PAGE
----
In this journal article, the authors discuss the importance of treating people with Post Traumatic Stress Disorder otherwise known as PTSD specifically in the Department of Defense. Of four different treatments that were recommended by the Joint Clinical Practice Guidelines for PTSD, eye movement desensitization and reprocessing (EMDR) treatment and its effectiveness are covered in this journal (Russell, 2007). EMDR treatment concentrates on the correlation between eye movement and certain visual triggers that result in reliving or remembering past memories that were especially shocking or stressful.
Several problems in the Department of Defense prevent people with PTSD of getting proper treatment when they need it. Because the professionals that are trained and experienced in using the EMDR treatment have all been called to serve the front line soldiers that are active in the war on terrorism, Department of Defense personnel who suffer from PTSD that are not considered “front line” are not receiving the proper treatment. Not only is there a lack of trained professionals, long term EMDR treatment is near impossible because Department of Defense personnel tend to move around and relocate often due to their occupation.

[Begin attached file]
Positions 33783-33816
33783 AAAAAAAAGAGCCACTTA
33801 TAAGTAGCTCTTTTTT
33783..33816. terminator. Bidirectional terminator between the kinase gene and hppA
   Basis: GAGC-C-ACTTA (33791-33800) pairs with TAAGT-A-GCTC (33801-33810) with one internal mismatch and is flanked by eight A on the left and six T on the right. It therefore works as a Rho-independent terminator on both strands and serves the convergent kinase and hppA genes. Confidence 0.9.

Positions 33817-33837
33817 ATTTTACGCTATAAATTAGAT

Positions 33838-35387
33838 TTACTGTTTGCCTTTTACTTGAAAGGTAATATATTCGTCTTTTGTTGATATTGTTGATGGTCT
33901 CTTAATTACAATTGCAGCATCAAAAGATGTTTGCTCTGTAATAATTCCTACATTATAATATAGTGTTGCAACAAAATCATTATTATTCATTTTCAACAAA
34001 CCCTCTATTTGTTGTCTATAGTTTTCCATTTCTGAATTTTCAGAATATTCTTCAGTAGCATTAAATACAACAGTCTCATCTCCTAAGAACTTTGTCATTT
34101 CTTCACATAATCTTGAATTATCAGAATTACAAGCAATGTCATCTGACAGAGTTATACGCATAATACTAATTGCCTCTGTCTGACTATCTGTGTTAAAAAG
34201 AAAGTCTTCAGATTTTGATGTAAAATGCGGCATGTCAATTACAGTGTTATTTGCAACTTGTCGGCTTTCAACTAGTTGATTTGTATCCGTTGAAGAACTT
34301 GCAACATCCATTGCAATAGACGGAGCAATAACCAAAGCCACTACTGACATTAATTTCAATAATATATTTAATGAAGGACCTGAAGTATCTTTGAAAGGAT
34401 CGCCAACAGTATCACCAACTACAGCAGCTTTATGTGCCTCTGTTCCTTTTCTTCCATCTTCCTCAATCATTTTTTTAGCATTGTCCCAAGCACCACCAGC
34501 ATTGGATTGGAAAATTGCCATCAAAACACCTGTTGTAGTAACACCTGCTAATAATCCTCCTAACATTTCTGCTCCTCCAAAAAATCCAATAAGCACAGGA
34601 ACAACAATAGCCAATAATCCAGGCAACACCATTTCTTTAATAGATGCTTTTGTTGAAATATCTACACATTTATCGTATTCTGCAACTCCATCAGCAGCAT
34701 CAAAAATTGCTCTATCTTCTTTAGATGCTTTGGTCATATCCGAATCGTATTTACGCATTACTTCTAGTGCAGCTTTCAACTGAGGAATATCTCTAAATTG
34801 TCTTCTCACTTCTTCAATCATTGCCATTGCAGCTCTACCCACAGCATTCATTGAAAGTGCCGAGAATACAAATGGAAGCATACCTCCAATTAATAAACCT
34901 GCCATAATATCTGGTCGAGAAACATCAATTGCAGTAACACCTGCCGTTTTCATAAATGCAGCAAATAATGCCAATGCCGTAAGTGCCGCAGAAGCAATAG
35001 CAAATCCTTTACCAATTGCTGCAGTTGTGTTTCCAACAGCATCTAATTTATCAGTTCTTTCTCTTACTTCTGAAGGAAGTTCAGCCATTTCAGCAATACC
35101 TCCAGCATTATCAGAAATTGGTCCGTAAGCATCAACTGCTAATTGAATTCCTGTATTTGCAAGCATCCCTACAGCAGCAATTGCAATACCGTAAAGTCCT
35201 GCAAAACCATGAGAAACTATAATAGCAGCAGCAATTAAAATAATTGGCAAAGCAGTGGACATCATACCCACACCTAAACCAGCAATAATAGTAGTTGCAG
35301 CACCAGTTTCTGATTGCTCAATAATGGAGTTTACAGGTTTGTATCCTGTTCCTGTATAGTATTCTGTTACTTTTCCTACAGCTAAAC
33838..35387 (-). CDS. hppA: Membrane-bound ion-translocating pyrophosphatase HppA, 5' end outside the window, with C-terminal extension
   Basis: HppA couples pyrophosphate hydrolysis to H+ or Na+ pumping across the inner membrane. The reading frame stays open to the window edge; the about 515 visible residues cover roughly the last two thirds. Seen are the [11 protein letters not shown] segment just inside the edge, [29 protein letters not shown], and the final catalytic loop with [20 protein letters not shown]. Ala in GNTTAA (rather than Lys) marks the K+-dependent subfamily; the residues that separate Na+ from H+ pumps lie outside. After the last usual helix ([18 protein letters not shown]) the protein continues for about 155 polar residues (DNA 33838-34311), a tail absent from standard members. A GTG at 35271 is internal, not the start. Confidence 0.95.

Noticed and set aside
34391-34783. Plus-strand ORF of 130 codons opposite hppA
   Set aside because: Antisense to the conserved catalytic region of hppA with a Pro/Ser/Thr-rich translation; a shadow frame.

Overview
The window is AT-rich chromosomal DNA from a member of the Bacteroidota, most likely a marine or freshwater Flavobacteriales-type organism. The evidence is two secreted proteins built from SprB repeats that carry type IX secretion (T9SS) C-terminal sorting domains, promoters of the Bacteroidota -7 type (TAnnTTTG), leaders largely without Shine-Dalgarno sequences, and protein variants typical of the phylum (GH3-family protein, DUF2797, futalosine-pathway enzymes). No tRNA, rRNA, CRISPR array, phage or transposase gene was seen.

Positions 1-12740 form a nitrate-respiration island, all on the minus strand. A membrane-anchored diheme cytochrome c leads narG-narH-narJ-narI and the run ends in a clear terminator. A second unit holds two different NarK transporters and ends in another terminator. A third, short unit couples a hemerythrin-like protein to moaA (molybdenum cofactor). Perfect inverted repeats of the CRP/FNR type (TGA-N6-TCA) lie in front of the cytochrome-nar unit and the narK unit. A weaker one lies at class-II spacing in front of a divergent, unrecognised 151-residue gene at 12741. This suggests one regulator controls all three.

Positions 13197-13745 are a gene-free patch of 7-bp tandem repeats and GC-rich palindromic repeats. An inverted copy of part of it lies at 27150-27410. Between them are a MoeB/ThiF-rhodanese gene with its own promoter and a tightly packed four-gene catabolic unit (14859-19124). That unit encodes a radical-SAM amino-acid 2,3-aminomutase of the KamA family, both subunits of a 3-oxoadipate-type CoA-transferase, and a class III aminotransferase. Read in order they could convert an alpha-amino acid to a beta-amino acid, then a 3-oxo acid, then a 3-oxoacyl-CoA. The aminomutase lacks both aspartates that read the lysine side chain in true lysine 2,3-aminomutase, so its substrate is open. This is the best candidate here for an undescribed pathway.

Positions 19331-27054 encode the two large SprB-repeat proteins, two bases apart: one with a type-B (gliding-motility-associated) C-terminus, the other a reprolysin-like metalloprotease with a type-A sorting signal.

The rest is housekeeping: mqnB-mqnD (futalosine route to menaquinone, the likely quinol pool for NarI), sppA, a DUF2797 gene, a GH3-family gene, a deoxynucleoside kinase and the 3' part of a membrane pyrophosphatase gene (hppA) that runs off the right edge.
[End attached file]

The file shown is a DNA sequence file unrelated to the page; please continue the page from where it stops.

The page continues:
This Journal observes data on how effective EMDR treatment is for service members with combat and non combatant PTSD. Subjects who had PTSD due to receiving injury in combat needed more therapy sessions and proved to have more difficulty during the beginning stages of treatment. But overall, there were no significant differences in the amount of improvement between the combatant and noncombatant patients at the end of the treatment. All of the patients made significant improvements.
Treatment for PTSD should be considered a high priority within the Department of Defense. These people volunteered to serve their country and deal with hardships that most people would run...